Today in "Rick's Blog," the accusation has been made that school district staff violated state law in its handling of an alleged sexual assault on a student at Tate High School. From today's post on Rick's Blog:
"The moment the school officials were notified by a parent that a possible sexual assault, involving a 14-year-old victim, happened in a classroom at Tate High School, there were required by law to report the incident to Florida Dept. of Children and Families and law enforcement....The school and the district failed to follow the law."
As a district and a school board--we take our share of criticism in the media for various decisions we make, for property we sell (or do not sell), for how well our students do on tests, or how we stage the flag at our monthly meeting. We get criticized and second guessed ad nauseum from the peanut gallery and from our local media for many different reasons. This comes with the territory.
However, if someone alleges that we have violated a law, I take that very seriously. If involves the well-being of a child, I go to Red Alert. If things go sideways and issues end up in court--it is the School Board that gets sued. So, when I read this post in "Rick's Blog" today--I immediately asked our attorney to look into the matter and render a written opinion for the board.
Based upon the what is known about the facts of this incident at this time (and additional information is coming in still) our attorney, Donna Waters, believes that the district did not violate the statutes Rick Outzen cited in his blog post this morning. Late this afternoon, I met with our attorney and discussed this matter with her at length. I have her written opinion, and I have her permission to quote from it, however she asked that the memo not be released in its entirety at this time and she has labeled it "ATTORNEY WORK PRODUCT APPLIES - DO NOT RELEASE WITHOUT CONSULTING WITH GENERAL COUNSEL."
Rick Outzen and his attorney have requested a meeting for this coming Monday morning at 10:00AM to discuss this issue further, at which time Mrs. Waters will undoubtedly challenge these assertions from "Rick's Blog"
The important aspects of Mrs. Waters' rebuke to the allegations from today's Rick's Blog are as follows:
"As with so many issues, the answer depends a great deal on the specific facts involved in the incident. §39.201, F.S. provides that: Any person who knows, or has reasonable cause to suspect, that a child is abused, abandoned, or neglected by a parent, legal custodian, caregiver, or other person responsible for the child’s welfare, as defined in this chapter, or that a child is in need of supervision and care … shall report such knowledge or suspicion to [DCF]. School personnel are required to give their names when making such reports, and thus can be prosecuted for failing to make a report when required. If a report is not required by law, failing to report an incident does not violate the law.
Reports are required when the following elements are met:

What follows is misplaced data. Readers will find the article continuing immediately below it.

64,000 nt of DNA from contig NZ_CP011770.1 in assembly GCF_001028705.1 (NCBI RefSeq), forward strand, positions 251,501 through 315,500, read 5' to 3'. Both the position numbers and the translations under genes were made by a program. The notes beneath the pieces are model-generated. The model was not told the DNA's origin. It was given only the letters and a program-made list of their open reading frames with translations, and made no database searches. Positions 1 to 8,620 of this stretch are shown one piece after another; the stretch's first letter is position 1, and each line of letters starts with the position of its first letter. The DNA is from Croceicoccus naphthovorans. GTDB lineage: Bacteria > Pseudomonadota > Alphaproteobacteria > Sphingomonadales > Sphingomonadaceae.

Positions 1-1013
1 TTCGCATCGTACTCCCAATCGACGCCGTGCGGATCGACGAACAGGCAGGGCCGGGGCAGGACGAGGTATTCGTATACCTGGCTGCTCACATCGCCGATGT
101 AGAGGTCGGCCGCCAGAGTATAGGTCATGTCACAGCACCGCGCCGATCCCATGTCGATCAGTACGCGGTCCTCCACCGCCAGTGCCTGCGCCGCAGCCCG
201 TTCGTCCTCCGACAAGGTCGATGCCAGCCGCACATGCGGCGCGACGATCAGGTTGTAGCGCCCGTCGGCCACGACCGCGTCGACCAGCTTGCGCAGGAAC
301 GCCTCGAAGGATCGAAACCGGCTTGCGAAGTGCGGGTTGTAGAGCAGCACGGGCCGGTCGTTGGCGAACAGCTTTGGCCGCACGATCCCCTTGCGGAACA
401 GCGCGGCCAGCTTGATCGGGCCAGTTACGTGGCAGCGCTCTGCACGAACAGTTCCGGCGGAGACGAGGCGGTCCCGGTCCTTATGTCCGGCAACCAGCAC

1. “A person knows or reasonably should suspect” – Actual knowledge is not required. If a reasonable person who has this person’s knowledge of the facts would suspect abuse or neglect, the report must be made.
2. “That a child” – For this section to apply, the alleged victim of abuse or neglect must be under the age of 18.
3. “Is abused, abandoned or neglected” – the law gives specific definitions, but in general, reporters can rely on a reasonable person’s understanding of these terms.
4. “By a parent, legal custodian, caregiver, or other person responsible for the child’s welfare.” – The alleged perpetrator must be a parent, caregiver or other person who has legal responsibility for the child’s welfare.
Element 4 is commonly misunderstood by the public. An assault by one child upon another is not normally a child abuse situation which must be reported to DCF. Reporting would be mandatory only if the perpetrator is a babysitter or older relative who has been left in charge of the victim’s welfare.
...This analysis does not mean that a perpetrator is not criminally liable for a child-on-child offense. § 800.04, F.S. makes it a second degree felony for any person to engage in sexual activity with a person between the ages of 12 and 16...The statute provides that neither consent, prior sexual experience of the victim nor the offender’s ignorance as to the victim’s age are defenses to the crime."
I am one member of a five person board. The opinions I express on this forum are mine only, and do not necessarily reflect the views or opinions of the Escambia County Staff, Administrators, Employees, or anyone else associated with Escambia County Florida. I am interested in establishing this blog as a means of additional transparency to the public, outreach to the community, and information dissemination to all who choose to look. Feedback is welcome, but because public participation is equally encouraged, appropriate language and decorum is mandatory.